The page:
Tub spout gap fix

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Dermochelys

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My tub spout has about a 1/8" to 1/4" gap between the back of it and the tile wall. I unscrewed it today to investigate why, and I think it's just the segment of pipe whoever used to install this is just a bit too long. I've attached a cutaway diagram trying to explain the situation. Basically, they soldered two nipples onto a segment of copper pipe, with one end that screws into the water supply metal pipe (can't tell what it's made of but other than it's metal, house built in 1983 if that helps), and the other end screws on to the spout. The end that screws into the spout will not come lose, it's basically fused to the spout at this point, so the whole pipe assembly came out of the wall when I unscrewed it.

I'm going to be replacing this spout, and I'm wondering, what's the best method to make sure my new spout doesn't do this? Since I'll be tossing this spout, I'm assuming I'll have to replace this segment of pipe somehow, and I don't have the tools or knowhow for soldering. Could I just replace the pipe that's in there now with a 4" nipple with threads on both ends like this one (https://www.homedepot.com/p/Everbilt-1-2-in-x-4-in-MIP-Brass-Nipple-Fitting-802349/207176300) coming out of the wall? Would I then have to use a 4" screw on spout? My concern is that the water supply female end is recessed into the wall, so I'm not sure I could screw a new spout onto just a nipple if it's ends up being just too short.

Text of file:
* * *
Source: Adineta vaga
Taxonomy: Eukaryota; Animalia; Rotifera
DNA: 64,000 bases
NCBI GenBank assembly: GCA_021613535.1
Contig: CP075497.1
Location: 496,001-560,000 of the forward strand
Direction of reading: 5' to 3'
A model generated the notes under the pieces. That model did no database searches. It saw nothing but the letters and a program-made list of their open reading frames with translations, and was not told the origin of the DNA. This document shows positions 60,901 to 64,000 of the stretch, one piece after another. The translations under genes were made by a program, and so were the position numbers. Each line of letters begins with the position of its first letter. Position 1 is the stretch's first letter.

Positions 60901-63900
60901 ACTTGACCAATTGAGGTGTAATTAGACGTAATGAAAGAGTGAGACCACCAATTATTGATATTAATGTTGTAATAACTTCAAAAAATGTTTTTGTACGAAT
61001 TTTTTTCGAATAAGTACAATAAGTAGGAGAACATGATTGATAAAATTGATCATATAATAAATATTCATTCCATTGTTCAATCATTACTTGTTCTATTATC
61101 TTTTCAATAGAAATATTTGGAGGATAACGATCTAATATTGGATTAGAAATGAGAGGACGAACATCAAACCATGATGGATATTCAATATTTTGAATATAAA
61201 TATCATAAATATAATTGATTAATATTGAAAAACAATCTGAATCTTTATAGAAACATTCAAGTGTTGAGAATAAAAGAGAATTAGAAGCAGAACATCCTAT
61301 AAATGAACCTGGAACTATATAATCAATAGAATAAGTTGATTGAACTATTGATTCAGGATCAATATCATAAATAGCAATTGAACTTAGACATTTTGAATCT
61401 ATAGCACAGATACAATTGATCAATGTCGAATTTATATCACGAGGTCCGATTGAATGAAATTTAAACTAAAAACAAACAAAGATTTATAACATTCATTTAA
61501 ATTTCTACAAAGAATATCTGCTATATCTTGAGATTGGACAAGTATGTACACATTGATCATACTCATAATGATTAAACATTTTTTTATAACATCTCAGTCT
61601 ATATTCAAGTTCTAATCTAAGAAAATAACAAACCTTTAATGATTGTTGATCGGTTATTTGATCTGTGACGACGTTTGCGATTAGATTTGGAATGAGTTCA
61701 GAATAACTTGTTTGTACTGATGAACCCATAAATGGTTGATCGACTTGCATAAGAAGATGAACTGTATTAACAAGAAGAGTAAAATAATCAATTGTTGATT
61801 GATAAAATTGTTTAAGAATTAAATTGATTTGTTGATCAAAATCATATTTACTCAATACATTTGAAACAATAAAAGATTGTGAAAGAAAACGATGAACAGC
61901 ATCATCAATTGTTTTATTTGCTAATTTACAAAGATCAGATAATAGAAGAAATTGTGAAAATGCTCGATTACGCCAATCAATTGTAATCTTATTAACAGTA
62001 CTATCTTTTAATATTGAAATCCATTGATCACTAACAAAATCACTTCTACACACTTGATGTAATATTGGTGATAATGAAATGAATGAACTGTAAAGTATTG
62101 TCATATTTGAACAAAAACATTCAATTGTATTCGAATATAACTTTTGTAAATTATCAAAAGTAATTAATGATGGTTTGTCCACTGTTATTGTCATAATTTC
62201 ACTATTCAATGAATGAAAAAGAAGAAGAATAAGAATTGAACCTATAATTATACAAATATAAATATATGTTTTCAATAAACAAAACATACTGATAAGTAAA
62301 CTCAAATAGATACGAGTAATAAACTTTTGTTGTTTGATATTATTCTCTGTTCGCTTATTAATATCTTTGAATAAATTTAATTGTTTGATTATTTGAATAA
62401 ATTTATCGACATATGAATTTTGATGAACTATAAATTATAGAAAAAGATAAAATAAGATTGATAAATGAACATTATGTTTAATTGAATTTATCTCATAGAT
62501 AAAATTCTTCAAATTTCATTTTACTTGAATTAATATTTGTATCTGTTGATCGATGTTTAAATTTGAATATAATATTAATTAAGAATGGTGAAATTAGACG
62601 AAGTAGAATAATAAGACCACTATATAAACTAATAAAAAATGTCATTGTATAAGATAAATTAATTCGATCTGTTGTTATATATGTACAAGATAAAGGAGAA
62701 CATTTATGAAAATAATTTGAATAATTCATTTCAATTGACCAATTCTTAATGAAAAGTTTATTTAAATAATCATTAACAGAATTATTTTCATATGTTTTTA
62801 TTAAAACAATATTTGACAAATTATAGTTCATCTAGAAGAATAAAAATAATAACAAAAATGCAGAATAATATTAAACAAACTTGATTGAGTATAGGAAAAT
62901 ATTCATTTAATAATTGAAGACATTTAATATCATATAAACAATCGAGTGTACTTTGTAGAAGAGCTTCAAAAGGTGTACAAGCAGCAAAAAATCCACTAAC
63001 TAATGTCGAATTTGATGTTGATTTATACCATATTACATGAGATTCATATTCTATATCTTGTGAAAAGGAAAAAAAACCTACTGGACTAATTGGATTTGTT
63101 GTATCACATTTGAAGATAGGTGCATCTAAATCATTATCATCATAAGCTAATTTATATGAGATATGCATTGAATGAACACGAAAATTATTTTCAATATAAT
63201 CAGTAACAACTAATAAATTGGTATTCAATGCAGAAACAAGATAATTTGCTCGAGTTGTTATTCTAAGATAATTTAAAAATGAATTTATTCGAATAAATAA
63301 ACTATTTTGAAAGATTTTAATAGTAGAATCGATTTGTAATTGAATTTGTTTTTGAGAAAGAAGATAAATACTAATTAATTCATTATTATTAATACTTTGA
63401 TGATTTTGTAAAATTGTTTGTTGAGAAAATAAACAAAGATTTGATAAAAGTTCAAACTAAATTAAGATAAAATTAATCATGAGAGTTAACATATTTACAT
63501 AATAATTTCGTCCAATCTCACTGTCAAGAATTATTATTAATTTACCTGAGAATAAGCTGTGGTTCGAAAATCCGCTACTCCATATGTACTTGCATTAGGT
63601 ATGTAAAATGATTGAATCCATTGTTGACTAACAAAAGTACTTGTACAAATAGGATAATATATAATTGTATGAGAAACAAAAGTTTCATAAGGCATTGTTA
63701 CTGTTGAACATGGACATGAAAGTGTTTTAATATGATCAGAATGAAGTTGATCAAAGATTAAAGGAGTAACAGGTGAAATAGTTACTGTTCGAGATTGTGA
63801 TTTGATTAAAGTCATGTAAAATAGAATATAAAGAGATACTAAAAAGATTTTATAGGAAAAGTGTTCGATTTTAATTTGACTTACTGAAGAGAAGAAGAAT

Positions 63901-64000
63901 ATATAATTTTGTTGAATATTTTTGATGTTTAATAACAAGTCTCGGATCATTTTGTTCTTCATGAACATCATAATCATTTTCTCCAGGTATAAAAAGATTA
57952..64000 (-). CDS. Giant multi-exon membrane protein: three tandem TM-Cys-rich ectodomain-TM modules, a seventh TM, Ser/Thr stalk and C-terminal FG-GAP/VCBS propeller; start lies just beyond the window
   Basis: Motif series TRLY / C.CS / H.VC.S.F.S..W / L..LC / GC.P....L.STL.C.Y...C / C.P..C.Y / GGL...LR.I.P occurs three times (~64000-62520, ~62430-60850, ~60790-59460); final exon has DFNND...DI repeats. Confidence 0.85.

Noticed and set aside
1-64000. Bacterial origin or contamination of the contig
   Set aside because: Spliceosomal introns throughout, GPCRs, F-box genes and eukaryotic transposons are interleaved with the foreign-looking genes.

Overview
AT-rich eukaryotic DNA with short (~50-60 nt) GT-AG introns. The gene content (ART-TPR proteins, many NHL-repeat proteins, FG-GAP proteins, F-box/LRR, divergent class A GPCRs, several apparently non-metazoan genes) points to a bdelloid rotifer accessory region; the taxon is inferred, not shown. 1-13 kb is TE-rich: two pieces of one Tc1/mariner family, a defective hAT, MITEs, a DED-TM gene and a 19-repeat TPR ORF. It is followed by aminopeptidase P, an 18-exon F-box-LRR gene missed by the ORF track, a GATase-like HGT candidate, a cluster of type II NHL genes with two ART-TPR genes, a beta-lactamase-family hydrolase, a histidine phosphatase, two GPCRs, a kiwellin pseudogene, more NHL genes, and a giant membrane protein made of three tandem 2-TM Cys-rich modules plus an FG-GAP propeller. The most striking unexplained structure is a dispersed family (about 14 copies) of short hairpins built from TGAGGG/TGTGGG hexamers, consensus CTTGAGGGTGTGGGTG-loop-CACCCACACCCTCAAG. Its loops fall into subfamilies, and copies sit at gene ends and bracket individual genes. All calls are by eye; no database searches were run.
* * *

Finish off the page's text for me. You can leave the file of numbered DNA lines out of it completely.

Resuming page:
Edit: Or could I just put a 3" nipple into the wall, and then use a slip-on tub spout even though the end sticking out with still be threaded?

Hoping to replace with something like this (https://www.homedepot.com/p/KOHLER-...n-Vibrant-Brushed-Nickel-K-15135-BN/100420880).
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Sorry for the newbie questions, I'm not the most handy and new to DIY. Thank you in advance for any advice.
 
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Jadnashua

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You may be able to make another turn to bring the back of the spout up tighter to the wall. If that doesn't work, you could unsolder the fitting and move it to shorten the overall length, or, you could pick another type of spout mounting. Depending on how much of the stub sticks out of the wall, if it's long enough, you could cut off the existing spout and use a push-on spout that relies on O-rings to seal, and a setscrew to hold it in place...

If you have access to the back of that wall, you may be able to move the blocking to recess it slightly.
 
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